If you were in the market for collaboration software, what would your reaction be if a major software publisher offered you an all-singing all-dancing suite of battle-hardened collaboration tools?
What if that publisher were IBM? What if it were Lotus? What if it were Microsoft? Bear in mind we’re talking about the same set of tools, same quality in each case.
You have your preferences, right? And they have nothing to do with what’s on offer. It’s about perception of the brand. And that, as has been discussed exhaustively and exhaustingly, is an issue for a brand called Lotus. It can dance, sing, strip, do cartwheels and swing from a trapeze, but nothing it does will impress those who don’t want to be impressed.
So why on earth does IBM persist in protecting the brand? Part of the answer lies in its existing base; let’s not rock the boat for the 100M plus users. Part of it lies in a touching faith that the reality of the technical specs will trump the perceptions of the marketplace. As my colleague, Dale Vile, pointed out recently, the evidence suggests this is not the case. The respondents to the survey were readers of The Register, not best known for their love of Lotus, but this is the point – they are exactly the outsiders that IBM/Lotus needs to influence if it is ever to expand its market.
Let’s forget any ideas of switching back-end servers and applications. If a company has Exchange and Outlook, or Thunderbird, or The Bat! (okay, I threw that in for good measure), then it’s unlikely to change and, if Lotus ever thinks it will then its head needs examining. But some of the new Lotus offerings don’t want you to switch anything. At best, it will run on your existing equipment and operating systems, at worst it needs a dedicated server – an appliance, in effect – and you don’t need to fret too much about what’s in it. Some of the offerings are provided as a service, so you don’t even need to worry about installing, managing and updating the back-end, although you will still need to look after the clients.
You’d have thought that IBM/Lotus would be crowing about these things that don’t depend on, let’s say, a Domino server. You’d have thought it would be making the point right up front that the product is freestanding and can be popped onto a Windows or Linux server. But, no, it takes a while for non-Lotus folk to figure out just what can standalone and what has a dependence on a bit of Lotus-specific back-end stuff.
It’s not like buying insurance, a camera or a car on the web. Some of these sites get you to ’radio-button’ or ’check box’ your desires and a shortlist appears, each showing its primary attributes. It’s a matter of minutes to drill down to the product that best suits you. The Lotus site makes you drill and drill and drill. To give it credit, at the lowest level, all the information is eventually given, but finding it requires some diligence. You’ll find no mentions of platforms on the Lotus product page unless you count the ’Collaborate in the Cloud’ link to LotusLive. Drilling required. Click on ’Collaboration Software Products’. From there you can search by product category, product name or keyword. Since you’re unlikely to know the names, then category seems best. Or you could use keywords. ’Microsoft’ pulls up just two hits, Quickr and Quickr Content Integrator (team sharing tools). Following the latter reveals that it offers both migration from and coexistence with SharePoint and Exchange public folders. Hurrah! But this is hardly platform independence. More digging needed. And then, deep in the bowels of the documentation, is a list of platforms -including Windows.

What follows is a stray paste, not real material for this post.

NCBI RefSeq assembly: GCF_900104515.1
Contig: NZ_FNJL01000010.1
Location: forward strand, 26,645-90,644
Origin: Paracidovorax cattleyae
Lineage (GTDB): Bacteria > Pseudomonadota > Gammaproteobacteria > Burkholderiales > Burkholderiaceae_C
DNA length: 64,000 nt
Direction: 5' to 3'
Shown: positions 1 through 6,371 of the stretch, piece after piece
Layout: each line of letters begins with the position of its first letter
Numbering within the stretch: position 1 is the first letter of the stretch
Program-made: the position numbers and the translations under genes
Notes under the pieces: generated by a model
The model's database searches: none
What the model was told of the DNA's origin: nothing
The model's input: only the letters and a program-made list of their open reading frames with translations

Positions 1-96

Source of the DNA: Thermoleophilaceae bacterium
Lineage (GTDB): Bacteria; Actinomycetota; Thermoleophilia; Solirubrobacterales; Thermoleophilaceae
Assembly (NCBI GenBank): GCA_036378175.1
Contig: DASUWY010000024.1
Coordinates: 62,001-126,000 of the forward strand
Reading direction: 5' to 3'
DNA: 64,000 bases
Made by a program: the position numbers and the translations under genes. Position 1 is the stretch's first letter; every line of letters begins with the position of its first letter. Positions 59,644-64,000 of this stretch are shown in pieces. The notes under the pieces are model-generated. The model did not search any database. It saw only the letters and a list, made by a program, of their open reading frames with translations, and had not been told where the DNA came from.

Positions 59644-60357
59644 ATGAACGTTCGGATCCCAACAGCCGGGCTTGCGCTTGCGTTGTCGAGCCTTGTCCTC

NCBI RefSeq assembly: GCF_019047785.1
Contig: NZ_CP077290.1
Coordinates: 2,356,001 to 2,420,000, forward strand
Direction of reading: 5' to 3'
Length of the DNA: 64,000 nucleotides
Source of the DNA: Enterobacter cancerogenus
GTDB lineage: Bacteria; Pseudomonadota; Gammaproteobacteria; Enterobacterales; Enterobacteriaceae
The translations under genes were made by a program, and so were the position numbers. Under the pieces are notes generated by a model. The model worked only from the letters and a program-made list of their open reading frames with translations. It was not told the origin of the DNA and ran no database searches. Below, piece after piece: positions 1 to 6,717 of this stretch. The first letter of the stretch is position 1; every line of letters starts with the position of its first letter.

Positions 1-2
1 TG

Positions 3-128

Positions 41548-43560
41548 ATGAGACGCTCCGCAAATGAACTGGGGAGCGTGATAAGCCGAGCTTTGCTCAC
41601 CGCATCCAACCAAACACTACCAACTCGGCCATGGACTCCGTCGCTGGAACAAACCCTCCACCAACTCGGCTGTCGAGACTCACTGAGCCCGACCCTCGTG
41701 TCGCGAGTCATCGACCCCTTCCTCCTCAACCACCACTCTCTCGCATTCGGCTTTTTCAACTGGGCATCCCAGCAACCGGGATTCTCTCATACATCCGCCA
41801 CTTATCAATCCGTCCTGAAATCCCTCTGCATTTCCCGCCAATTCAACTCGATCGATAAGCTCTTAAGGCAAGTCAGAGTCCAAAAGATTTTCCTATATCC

When it comes to the Lotus Connections social software tools, once again no clues are given to its platform requirements. It takes a further seven clicks to reach the information you need. Lo and behold! it can run on two flavours of Linux and three flavours of Windows Server plus, of course, IBM’s AIX.
At least with the Symphony page, it takes only one click to find out the platforms. But why is Lotus so coy about some of its products being multi-platform? A mystery, to be sure. Perhaps someone in Lotus would care to comment?
To summarise, we have a company here that wants to expand its user base into the wider world but it is, a) shy about telling us the information we need, b) makes it horribly complicated to discover, and c) hides the good stuff behind a brand that carries a lot of well-deserved baggage.
Given the company’s irrational attachment to the Lotus name, here are some suggestions: 1) Improve the website, at least for the multi-platform and cloud stuff; 2) Make sure that the multi-platform credentials are at least hinted at on the home page. (Sure, it won’t work with certain versions of operating systems, browsers, databases and so on, but this shouldn’t affect the broad messaging. All it needs is a direct link to the detail.); and, 3) think about changing the name.
In view of the foregoing, may I take a leaf out of the politicians’ book and suggest ’New Lotus’?
No, I thought not.
Dale is a co-founder of Freeform Dynamics, and today runs the company. As part of this, he oversees the organisation’s industry coverage and research agenda, which tracks technology trends and developments, along with IT-related buying behaviour among mainstream enterprises, SMBs and public sector organisations.